The Government of the Dominican Republic should be asked to discourage their fishing fleet from poaching in Bahamian waters and to order their own law enforcement agencies to cooperate with ours in respecting mutual boundaries.
If there are issues of boundary delimitation still outstanding between us and any of our neighbours then it is obviously in our best interest and theirs to negotiate a settlement as quickly as possible.
There was a tragic confrontation between our Defence Force and the Cubans in 1980 that cost the lives of four brave Bahamian marines and the loss of HMBS Flamingo, and it was about fishing.
But in recent years it appears that the Cubans have been making an effort to avoid encroaching on our territorial waters. At least Minister Miller did not mention them in his comments about the Dominicans.
This is yet another reason why The Bahamas should be in the forefront of those countries, especially small and vulnerable ones, which support the consolidation of the rule of law in international affairs.
In the final analysis that will be our best protection. If Cuban and American fishing fleets out of Florida should decide to join the Dominicans in their fisheries invasion we would be unable to stop them even with a maximum commitment of enforcement resources.
Collaboration and coordination in the conservation of marine resources should also be an objective of diplomacy. If we make strenuous and even painful efforts to conserve our fish, conch, lobster and endangered species of turtle, and our neighbours fail to do the same, then our efforts will not bear the best results.
The creatures of the sea do not recognize national boundaries and so move freely across them. If our neighbours in the region do not join us in coordinated conservation efforts we may be making all the sacrifice but, as the old saying goes, be simply fattening frog for snake.
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“So there is a hell of a lot of strain on the sea of The Bahamas,” says Minister Miller. He talks about the poaching and also the enormous amount of fish being taken out of our waters by sports fishermen.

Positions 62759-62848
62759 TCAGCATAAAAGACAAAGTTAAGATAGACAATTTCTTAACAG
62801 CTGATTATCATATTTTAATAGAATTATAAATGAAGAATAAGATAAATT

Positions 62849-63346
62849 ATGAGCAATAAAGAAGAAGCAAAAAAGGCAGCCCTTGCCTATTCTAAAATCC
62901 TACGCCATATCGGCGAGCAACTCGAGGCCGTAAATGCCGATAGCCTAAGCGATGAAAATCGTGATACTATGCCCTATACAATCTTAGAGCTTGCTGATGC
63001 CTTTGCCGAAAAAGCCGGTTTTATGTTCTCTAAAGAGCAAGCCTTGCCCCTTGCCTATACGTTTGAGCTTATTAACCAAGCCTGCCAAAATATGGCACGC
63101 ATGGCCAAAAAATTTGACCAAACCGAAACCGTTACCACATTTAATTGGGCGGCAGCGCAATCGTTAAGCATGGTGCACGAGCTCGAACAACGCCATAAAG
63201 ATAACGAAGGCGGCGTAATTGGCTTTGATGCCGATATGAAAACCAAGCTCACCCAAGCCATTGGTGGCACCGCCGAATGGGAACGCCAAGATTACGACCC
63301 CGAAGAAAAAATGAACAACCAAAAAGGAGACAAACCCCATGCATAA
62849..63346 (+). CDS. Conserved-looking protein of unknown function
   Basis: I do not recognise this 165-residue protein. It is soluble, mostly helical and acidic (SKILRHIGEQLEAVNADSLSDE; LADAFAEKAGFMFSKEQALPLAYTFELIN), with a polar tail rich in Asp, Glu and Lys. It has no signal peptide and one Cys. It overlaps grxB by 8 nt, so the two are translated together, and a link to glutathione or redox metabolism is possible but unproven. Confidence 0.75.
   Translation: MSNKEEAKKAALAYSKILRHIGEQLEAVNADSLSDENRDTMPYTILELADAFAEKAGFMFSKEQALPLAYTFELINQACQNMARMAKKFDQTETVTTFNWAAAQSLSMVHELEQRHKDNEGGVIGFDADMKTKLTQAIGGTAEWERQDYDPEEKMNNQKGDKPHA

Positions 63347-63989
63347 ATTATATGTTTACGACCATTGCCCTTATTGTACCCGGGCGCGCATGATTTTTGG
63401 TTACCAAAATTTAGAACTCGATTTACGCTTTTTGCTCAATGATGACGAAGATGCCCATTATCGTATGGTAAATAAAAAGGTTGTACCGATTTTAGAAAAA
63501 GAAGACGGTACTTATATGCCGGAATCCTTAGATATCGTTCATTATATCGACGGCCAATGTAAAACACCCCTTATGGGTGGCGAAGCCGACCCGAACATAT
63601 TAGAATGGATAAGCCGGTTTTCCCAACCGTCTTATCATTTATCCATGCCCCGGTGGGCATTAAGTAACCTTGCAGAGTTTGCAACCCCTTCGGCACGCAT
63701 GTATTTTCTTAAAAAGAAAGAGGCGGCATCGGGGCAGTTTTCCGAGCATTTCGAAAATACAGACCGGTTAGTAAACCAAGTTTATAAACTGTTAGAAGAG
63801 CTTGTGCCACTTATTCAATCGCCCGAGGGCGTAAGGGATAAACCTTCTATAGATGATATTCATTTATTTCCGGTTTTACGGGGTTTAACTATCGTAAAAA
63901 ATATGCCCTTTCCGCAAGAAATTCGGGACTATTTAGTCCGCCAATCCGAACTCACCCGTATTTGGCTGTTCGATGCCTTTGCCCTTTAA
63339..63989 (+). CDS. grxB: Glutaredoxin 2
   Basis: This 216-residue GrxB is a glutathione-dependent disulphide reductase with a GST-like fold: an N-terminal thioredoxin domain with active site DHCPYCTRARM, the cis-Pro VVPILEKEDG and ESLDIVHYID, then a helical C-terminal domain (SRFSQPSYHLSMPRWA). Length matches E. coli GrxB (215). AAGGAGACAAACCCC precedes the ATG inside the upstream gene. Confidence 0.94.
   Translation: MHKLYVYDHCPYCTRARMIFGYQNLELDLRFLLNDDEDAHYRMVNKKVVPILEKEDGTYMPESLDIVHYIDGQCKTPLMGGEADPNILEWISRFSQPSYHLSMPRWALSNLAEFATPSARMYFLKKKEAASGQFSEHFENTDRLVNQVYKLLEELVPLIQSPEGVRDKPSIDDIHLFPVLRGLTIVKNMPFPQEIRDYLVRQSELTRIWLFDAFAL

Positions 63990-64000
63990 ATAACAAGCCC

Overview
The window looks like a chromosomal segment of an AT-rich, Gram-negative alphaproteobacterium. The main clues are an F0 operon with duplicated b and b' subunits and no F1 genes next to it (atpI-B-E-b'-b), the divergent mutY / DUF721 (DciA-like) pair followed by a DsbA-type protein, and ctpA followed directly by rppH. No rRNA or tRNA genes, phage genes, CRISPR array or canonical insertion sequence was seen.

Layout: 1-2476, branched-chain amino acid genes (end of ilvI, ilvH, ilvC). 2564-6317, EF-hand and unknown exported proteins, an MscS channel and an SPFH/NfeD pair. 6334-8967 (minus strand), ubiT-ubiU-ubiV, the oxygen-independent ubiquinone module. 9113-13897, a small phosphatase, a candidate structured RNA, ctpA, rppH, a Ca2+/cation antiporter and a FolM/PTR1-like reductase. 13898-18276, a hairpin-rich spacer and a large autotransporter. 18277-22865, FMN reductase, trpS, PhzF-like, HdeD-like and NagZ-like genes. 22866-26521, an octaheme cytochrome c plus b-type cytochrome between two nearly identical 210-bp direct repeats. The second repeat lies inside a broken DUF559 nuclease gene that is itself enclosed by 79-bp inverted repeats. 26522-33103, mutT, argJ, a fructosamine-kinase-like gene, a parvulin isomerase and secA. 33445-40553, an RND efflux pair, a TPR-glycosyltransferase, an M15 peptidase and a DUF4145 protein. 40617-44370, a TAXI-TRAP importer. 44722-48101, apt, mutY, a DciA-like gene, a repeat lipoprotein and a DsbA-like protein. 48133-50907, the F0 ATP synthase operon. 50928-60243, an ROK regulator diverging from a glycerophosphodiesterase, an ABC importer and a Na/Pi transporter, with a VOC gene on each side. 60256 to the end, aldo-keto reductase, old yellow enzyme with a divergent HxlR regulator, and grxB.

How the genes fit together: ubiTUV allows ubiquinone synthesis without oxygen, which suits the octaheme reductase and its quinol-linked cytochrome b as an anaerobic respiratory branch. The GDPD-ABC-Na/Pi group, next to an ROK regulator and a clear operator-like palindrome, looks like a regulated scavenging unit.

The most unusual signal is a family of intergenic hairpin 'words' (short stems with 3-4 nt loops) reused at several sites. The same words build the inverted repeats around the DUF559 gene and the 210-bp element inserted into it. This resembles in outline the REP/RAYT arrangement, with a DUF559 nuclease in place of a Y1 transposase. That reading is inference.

But Mr. Miller apparently sees no contradiction in his new-found passion for protecting our fisheries from poachers and his well-known enthusiasm for digging up the seabed to pipe LNG Florida.
From the Caribbean to the Pacific, the horror stories about sick and dying coral reefs are enough to frighten even Mr. Miller. Back in March Seth Borenstein of the Associated Press reported that researchers from around the world are trying to figure out the extent of the loss.
In the U.S. Virgin Islands they found an unprecedented die-off, according to one of the scientists. “The mortality that we’re seeing now is of the extremely slow-growing reef-building corals. These are corals that are the foundation of the reef.’’
The die-off is attributed mainly to global warming which weakens the corals and makes them susceptible to disease. But while the coral reefs are in this weakened state, Mr. Miller and his Government are still talking about allowing LNG projects that will amount to a major assault on our marine environment.
When the coral reefs die, says another researcher, it will not be the same ecosystem. “The fish will go away. The smaller predators will go away. The invertebrates will go away.”
That means not only grouper and snapper, but conch and lobster as well. They will all disappear. So will millions of tourists for whom the reefs are a major attraction.